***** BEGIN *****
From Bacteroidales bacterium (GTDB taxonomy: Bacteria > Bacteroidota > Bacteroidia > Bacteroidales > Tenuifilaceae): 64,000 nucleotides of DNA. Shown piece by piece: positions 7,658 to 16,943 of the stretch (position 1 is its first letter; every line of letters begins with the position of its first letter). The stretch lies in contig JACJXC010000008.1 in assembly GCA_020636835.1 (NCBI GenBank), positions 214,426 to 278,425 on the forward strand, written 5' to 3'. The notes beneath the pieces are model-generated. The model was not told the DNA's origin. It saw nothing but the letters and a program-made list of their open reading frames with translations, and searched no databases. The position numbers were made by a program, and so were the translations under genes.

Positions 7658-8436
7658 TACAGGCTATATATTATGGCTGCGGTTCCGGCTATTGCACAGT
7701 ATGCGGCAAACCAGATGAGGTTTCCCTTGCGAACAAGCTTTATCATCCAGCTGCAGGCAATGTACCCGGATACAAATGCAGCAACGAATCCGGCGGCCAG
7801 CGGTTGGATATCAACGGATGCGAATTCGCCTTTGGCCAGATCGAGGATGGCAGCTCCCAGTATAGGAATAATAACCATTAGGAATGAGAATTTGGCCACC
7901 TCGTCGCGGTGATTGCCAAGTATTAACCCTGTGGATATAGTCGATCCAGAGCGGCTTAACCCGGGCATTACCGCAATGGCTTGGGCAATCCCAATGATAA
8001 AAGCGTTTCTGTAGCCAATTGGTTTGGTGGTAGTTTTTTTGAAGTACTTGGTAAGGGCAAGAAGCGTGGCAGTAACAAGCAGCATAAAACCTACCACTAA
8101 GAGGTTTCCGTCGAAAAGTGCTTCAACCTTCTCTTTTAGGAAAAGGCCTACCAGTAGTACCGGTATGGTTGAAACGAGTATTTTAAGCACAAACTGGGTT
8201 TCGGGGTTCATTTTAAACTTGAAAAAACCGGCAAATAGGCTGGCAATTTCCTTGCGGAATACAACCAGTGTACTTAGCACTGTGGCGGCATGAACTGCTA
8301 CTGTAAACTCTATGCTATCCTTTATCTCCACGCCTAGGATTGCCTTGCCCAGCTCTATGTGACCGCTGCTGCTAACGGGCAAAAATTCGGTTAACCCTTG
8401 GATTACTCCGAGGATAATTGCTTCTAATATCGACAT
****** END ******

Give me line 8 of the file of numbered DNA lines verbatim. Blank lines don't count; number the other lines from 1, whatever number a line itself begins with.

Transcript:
8101 GAGGTTTCCGTCGAAAAGTGCTTCAACCTTCTCTTTTAGGAAAAGGCCTACCAGTAGTACCGGTATGGTTGAAACGAGTATTTTAAGCACAAACTGGGTT